Discontent and Indiscretion: Discretionary Review of Interlocutory Orders
Timothy P. Glynn
Seton Hall University - School of Law
June 26, 2008
Notre Dame Law Review, Vol. 77, No. 1, p. 175, 2001
Seton Hall Public Law Research Paper No. 1151959
Commentators frequently criticize the rules governing appellate review of interlocutory orders in the federal courts. Many have contended that the existing regime - consisting of statutory, rule-based, and judge-made exceptions to the final judgment rule - is incoherent and inefficient. The fashionable response to these perceived woes is to vest in the circuit courts discretion to decide which interlocutory orders to review. The calls for a discretionary approach bore some fruit in the enactment of Rule 23(f) of the Federal Rules of Civil Procedure, which provides for discretionary review of class certification orders.
This Article challenges the prevailing view and argues that discretionary review is not the answer. Contrary to common belief, the existing regime is relatively healthy: the exceptions to the final judgment rule are clear, coherent, and produce limited collateral litigation. Moreover, discretionary review is far more problematic than its advocates foresee. This Article concludes that strategic expansion of mandatory review to address problematic areas of the law is a better approach to reform.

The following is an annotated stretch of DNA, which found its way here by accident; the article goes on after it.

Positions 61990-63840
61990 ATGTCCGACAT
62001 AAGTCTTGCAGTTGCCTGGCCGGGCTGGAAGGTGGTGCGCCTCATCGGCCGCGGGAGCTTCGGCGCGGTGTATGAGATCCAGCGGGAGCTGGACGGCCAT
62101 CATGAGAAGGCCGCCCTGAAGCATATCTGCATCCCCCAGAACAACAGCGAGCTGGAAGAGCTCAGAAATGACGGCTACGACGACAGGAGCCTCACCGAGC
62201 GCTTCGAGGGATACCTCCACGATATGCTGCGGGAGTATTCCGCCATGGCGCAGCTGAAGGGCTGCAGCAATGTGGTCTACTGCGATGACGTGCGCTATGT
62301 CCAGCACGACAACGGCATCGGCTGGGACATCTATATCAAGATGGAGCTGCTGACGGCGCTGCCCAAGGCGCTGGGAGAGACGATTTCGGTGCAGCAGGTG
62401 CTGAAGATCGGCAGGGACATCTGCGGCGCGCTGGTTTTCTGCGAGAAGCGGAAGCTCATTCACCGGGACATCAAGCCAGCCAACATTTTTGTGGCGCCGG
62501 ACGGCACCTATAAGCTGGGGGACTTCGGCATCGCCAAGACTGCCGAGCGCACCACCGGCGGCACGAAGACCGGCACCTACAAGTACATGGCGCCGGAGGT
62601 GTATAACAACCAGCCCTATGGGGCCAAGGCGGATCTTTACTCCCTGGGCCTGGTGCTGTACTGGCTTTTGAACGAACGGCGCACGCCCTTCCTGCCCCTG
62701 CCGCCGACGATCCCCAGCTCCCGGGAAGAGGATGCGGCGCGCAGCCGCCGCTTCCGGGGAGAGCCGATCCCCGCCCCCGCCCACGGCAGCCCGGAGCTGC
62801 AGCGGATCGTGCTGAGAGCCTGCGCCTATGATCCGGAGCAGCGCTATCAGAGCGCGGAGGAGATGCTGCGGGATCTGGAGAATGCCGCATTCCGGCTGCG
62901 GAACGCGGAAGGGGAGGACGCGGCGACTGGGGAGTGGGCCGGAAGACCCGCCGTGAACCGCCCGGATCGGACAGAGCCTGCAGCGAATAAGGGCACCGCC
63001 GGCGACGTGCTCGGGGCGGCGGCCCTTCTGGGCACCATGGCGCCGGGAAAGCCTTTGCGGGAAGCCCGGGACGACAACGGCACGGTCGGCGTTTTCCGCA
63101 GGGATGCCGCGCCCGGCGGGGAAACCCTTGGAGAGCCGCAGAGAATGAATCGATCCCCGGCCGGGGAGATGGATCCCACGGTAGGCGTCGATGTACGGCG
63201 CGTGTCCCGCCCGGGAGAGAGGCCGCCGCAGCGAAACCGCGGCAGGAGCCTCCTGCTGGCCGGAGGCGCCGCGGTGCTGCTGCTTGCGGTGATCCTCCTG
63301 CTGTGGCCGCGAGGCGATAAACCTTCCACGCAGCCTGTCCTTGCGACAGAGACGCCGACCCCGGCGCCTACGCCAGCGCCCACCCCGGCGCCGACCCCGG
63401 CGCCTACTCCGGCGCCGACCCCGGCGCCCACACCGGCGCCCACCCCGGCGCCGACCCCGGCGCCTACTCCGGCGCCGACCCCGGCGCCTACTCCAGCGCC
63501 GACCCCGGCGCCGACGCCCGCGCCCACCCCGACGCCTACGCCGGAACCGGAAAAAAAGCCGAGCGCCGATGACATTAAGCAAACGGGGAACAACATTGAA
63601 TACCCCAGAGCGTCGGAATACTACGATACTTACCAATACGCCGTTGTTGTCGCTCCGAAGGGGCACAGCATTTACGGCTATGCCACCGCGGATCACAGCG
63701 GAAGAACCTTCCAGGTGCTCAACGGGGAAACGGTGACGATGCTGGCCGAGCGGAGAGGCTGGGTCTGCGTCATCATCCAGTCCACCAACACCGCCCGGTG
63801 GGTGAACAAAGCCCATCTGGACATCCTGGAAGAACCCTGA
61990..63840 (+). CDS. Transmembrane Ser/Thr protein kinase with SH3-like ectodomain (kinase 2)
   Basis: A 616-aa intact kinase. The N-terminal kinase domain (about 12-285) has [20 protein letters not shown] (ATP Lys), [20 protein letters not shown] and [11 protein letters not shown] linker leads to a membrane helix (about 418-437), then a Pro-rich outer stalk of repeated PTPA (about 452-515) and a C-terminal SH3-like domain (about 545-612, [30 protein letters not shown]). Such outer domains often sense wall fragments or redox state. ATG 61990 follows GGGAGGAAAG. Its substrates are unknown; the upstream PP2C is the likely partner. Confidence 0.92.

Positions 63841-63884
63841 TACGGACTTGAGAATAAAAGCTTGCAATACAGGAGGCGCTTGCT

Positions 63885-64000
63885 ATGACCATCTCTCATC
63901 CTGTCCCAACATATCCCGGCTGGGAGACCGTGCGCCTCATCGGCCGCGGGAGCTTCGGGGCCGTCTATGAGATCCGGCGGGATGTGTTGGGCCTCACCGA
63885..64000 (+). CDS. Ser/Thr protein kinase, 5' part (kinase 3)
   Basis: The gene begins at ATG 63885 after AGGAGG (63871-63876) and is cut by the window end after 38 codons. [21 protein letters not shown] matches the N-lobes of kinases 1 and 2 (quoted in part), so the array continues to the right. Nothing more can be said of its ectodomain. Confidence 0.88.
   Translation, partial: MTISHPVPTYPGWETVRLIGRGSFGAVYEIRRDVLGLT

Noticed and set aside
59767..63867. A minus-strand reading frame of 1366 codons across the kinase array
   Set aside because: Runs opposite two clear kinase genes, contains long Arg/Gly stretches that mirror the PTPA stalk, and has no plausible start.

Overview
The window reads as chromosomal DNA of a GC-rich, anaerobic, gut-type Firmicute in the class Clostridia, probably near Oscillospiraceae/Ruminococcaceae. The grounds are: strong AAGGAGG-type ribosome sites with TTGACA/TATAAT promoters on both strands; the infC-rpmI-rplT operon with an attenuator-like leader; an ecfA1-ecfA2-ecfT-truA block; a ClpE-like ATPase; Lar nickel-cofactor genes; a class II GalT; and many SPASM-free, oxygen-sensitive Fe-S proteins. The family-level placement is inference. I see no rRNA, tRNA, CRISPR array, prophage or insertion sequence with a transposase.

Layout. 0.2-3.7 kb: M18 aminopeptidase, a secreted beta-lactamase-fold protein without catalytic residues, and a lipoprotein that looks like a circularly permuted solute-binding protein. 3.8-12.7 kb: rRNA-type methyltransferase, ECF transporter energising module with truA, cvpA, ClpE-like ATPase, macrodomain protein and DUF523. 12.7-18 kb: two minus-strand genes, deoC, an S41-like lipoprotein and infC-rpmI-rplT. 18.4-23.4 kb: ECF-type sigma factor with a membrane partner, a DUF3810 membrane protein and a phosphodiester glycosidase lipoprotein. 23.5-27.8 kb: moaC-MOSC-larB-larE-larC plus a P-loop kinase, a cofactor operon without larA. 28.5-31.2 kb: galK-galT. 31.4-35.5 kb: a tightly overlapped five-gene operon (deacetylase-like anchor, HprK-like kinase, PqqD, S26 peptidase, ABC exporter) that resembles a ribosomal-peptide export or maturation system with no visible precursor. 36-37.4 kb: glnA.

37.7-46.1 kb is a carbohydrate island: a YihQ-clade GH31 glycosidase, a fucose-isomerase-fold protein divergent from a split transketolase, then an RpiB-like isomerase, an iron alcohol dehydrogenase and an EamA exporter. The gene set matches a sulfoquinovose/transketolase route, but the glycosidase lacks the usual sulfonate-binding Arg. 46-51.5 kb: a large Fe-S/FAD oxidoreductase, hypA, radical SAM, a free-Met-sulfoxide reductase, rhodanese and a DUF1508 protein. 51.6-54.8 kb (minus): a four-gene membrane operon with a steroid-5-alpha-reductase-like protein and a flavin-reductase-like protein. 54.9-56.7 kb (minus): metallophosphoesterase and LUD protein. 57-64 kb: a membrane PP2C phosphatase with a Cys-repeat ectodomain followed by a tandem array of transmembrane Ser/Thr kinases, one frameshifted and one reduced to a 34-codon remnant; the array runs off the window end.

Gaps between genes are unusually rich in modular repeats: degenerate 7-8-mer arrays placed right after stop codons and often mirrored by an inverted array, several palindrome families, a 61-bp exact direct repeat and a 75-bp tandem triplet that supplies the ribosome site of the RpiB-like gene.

Number of Pages in PDF File: 94
Keywords: final judgment, appellate review, appellate jurisdiction, final order, collateral order, mandamus, 1291, 1292, 54(b), discretionary review, certiorari, cohen doctrine, perlman doctrine, final decision, circuit courts, 23(f), interlocutory, certification, immediate appeal, mandatory reviewAccepted Paper Series
Date posted: June 30, 2008
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